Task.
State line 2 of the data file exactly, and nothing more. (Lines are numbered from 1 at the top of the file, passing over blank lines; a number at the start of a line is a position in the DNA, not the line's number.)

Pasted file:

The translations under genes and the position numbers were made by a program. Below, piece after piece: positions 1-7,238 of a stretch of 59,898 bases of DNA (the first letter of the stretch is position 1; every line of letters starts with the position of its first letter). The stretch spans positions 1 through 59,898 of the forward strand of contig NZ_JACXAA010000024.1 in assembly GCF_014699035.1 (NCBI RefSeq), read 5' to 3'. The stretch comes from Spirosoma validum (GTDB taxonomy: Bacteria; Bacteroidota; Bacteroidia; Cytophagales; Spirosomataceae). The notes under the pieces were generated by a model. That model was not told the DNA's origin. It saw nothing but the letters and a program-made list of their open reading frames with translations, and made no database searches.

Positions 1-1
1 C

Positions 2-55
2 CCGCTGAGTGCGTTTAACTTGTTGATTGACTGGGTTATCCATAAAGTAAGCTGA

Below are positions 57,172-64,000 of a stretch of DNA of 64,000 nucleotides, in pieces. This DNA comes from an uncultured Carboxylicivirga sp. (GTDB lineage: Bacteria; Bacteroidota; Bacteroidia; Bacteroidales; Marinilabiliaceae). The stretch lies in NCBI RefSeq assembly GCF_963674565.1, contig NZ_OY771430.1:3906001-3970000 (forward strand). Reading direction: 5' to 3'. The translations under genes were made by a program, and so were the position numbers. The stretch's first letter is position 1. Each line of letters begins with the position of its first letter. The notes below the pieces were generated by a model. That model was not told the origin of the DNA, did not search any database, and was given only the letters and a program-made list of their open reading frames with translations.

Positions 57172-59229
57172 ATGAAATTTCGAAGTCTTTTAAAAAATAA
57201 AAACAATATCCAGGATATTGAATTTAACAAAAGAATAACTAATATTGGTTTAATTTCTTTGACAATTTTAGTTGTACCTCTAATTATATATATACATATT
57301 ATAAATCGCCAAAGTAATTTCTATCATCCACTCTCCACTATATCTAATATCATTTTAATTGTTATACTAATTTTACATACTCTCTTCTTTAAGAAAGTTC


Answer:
Positions 1-1